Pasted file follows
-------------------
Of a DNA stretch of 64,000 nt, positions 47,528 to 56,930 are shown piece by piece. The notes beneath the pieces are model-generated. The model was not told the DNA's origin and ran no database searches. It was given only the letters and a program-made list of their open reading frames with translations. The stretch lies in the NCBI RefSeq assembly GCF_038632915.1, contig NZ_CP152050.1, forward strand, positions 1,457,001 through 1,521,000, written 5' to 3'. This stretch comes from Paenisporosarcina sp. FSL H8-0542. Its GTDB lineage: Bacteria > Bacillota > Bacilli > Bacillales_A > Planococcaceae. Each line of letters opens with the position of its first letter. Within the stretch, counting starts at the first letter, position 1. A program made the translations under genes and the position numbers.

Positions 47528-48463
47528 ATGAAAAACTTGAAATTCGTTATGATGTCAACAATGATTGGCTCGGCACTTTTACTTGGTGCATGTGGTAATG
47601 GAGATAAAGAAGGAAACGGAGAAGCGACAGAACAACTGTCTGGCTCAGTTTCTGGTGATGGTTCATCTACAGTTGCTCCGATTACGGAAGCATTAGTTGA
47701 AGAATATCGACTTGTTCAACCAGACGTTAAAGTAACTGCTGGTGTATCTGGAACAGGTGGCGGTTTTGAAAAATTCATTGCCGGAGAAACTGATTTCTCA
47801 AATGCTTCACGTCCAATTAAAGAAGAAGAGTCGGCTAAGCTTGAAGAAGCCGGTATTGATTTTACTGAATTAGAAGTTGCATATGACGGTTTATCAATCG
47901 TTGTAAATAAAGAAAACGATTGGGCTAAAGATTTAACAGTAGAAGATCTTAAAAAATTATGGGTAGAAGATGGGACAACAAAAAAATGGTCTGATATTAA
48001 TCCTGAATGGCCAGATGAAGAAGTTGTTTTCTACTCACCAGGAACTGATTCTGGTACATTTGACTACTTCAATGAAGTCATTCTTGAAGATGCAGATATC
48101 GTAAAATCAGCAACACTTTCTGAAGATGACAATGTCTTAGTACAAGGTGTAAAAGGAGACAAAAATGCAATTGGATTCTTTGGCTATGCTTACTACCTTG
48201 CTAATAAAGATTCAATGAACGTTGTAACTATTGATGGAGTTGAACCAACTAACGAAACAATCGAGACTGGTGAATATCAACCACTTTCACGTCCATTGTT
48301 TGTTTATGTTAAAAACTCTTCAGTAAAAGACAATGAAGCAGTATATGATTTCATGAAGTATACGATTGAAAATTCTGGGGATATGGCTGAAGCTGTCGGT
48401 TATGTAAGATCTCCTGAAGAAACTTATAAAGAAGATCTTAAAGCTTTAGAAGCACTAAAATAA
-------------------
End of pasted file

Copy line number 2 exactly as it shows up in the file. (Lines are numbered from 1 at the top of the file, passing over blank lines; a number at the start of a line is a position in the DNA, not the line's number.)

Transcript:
Positions 47528-48463